LX is an award-winning electronics design company based in Sydney, Australia. LX services include full turnkey design, electronics, hardware, software and firmware design. LX specialises in embedded systems and wireless technologies design.

Published by LX Pty Ltd for itself and the LX Group of companies, including LX Design House, LX Solutions and LX Consulting, LX Innovations.

Muhammad AwaisLX Group discusses the 4-20mA Current Loop

Burgeoning populations, urbanisation and globalisation are stressing transportation networks of major cities.  In most metropolitan cities around the world, the ever-increasing number of vehicles and the limitations in altering transportation infrastructure have led to higher traffic congestion and an increase in travel time.

The need of the hour is to implement intelligent, integrated and effective means of managing traffic flow. Devices built on embedded technology can aid in the development of smarter, integrated, efficient and inter-connected devices that can pave way to the development of a Smarter Traffic Management System. Embedded technology can not only make road transportation more intelligent but also save lives, time and money by reducing congestion, improving safety and minimising vehicle fuel consumption and emissions.

Steering traffic in cities is a very complex task, since improving efficiency involves the coordination of many factors, one of which is the management of signals at road intersections. In traditional traffic management systems, each intersection is controlled by a standalone controller that regulates traffic lights. These controllers work on a basic switching mechanism that control the traffic lights based on a preset interval, and are manually adjustable for peak, normal or low-traffic conditions. The disadvantage of this lies in the fact that traffic configurations change constantly, and since each of these devices work independently, they can seriously hinder smooth traffic flow.

Interconnected and intelligent Traffic Management Systems (TMS) can be the best solution to this problem. A centrally operated TMS can play a vital role in ensuring that the traffic signals work in tandem and complement each other to achieve smoother traffic flow. Intelligent devices built on embedded technology can significantly improve the interoperability and help in the creation of an Advanced Traffic Management System (ATMS).

Advanced Traffic Management System – The Smarter Alternative

ATMS can be designed to coordinate the operation of all traffic signals to achieve seamless traffic management. The basis of ATMS is to have a control mechanism at each intersection that has the capability to analyse the traffic and decide when to turn the traffic lights on/off. An array of such systems interconnected through a network and in turn to central control system can enable easier coordination of signals and ensure smoother flow of traffic.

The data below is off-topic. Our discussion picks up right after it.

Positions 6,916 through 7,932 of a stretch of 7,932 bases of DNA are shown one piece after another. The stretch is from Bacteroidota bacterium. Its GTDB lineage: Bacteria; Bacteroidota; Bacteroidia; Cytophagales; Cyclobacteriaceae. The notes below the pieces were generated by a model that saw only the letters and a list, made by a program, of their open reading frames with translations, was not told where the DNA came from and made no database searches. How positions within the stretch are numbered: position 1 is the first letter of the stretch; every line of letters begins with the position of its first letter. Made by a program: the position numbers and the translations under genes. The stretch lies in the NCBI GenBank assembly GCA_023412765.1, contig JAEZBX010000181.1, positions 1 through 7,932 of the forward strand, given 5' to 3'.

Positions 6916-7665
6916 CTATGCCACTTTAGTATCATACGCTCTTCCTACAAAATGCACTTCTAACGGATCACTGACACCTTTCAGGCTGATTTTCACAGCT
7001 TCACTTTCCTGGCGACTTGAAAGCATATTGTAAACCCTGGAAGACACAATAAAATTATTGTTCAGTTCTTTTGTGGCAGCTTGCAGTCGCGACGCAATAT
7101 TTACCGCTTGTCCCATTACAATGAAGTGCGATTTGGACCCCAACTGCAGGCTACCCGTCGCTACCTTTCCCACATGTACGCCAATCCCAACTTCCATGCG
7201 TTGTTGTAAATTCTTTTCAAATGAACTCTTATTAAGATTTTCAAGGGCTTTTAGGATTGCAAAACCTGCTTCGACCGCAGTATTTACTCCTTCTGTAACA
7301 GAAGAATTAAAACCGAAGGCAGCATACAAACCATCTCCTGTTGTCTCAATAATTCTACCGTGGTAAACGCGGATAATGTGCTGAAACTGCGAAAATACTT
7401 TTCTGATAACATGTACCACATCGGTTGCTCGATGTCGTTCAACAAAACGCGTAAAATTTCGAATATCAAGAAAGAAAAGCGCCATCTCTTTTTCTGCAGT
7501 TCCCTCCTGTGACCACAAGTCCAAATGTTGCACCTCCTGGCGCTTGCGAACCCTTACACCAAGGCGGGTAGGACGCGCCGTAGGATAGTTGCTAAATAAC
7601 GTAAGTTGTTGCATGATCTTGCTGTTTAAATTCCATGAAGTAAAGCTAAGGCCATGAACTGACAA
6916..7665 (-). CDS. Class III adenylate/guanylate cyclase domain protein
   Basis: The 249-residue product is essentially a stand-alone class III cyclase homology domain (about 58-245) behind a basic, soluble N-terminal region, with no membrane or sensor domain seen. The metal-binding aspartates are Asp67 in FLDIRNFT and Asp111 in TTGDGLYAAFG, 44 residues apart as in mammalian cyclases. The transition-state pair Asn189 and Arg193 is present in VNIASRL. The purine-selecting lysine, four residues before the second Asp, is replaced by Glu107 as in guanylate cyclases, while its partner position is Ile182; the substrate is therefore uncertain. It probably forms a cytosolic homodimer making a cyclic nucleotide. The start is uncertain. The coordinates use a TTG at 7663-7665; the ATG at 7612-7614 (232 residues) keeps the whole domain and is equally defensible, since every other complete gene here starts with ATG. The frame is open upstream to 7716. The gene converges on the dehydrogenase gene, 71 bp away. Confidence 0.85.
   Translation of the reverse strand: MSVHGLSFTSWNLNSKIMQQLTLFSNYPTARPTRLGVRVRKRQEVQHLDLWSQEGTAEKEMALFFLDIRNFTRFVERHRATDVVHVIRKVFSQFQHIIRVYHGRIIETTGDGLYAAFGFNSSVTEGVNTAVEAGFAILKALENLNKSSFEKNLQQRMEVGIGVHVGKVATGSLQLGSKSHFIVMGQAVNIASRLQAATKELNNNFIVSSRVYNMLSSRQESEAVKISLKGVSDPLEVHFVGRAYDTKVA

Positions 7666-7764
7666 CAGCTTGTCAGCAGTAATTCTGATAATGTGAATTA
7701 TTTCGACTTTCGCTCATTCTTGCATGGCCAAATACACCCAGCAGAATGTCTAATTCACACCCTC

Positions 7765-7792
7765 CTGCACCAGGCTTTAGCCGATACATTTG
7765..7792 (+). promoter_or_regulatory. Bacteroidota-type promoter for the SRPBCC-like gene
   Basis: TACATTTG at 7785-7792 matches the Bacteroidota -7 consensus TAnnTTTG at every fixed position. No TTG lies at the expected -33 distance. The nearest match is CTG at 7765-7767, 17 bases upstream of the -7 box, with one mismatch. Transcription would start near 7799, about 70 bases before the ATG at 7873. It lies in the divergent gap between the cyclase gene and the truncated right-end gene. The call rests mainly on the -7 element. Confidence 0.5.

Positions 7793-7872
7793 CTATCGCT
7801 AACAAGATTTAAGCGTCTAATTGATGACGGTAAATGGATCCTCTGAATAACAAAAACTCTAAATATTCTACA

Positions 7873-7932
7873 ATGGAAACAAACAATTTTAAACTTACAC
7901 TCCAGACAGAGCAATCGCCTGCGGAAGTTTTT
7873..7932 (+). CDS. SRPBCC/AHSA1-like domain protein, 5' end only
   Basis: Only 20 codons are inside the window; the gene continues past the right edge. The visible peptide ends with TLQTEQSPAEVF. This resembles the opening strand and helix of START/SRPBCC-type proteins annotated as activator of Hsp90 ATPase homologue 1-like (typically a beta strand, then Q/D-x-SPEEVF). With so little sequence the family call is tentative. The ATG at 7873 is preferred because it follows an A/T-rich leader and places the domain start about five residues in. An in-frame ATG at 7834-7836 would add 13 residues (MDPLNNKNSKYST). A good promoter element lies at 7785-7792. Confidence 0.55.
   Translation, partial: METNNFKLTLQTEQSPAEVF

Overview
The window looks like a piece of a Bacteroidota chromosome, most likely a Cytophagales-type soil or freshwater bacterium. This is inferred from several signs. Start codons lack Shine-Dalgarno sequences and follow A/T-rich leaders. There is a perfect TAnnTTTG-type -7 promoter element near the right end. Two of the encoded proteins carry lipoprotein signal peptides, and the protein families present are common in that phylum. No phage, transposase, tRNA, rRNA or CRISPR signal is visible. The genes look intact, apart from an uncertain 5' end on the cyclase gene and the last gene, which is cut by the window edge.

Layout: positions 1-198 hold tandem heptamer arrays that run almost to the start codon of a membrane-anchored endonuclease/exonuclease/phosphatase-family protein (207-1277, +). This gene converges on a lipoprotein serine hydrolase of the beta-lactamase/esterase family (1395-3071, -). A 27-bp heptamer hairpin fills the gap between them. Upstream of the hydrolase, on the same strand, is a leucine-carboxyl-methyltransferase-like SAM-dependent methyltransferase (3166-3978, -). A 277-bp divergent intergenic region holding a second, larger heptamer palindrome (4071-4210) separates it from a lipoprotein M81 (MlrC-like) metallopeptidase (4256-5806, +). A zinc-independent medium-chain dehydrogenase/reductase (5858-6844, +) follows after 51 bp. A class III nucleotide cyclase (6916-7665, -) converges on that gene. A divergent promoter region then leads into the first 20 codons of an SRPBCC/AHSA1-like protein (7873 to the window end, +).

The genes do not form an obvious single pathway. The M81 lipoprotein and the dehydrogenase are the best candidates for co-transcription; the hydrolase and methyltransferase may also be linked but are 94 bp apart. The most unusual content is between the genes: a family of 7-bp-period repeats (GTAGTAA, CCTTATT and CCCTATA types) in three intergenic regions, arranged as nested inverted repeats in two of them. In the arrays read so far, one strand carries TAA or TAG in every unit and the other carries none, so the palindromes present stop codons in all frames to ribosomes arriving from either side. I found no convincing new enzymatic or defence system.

Components of an Advanced Traffic Management System

Traffic Sensors: A varied group of sensors can be deployed at the signals to detect the density of traffic. Sensors can be used to detect motion, density and number of vehicles. Advanced sensors built on embedded technology such as induction-based and proximity-based sensors can detect not only the volume of traffic but also the type and number of each category of vehicles. This can immensely aid understanding the nature of traffic and the timing of the signals at each intersection.

Control Mechanism: The fundamental element of an ATMS is the control mechanism employed at each intersection. The control mechanism will decide the timing of each signal for each direction of the intersection based on the inputs received. To arrive at the signal timing, the control mechanism will need to analyse the inputs it receives from the traffic sensors, the Central Control System or from other controllers at adjoining intersections in the ATMS’s network. The control mechanism can be based on embedded technology that can retain the logic to successfully carry out this task. Being based on embedded technology, these systems can be programmed to include complex algorithms to analyse the inputs and determine the exact time and duration for each signal.

Components of an Advanced Traffic Management System

Network: To achieve seamless operation, the control mechanism needs to be inter-connected with other control mechanisms in the ATMS and also the central computer. Wired or wireless networks can be employed to achieve this interconnectivity. Being based on an Embedded System, the control mechanism can be far easily interfaced with both wired as well as wireless networks. Through this network, the control mechanisms at each intersection will be able to share and receive information from other control mechanisms and the central computer to ensure the coordination of signal switching.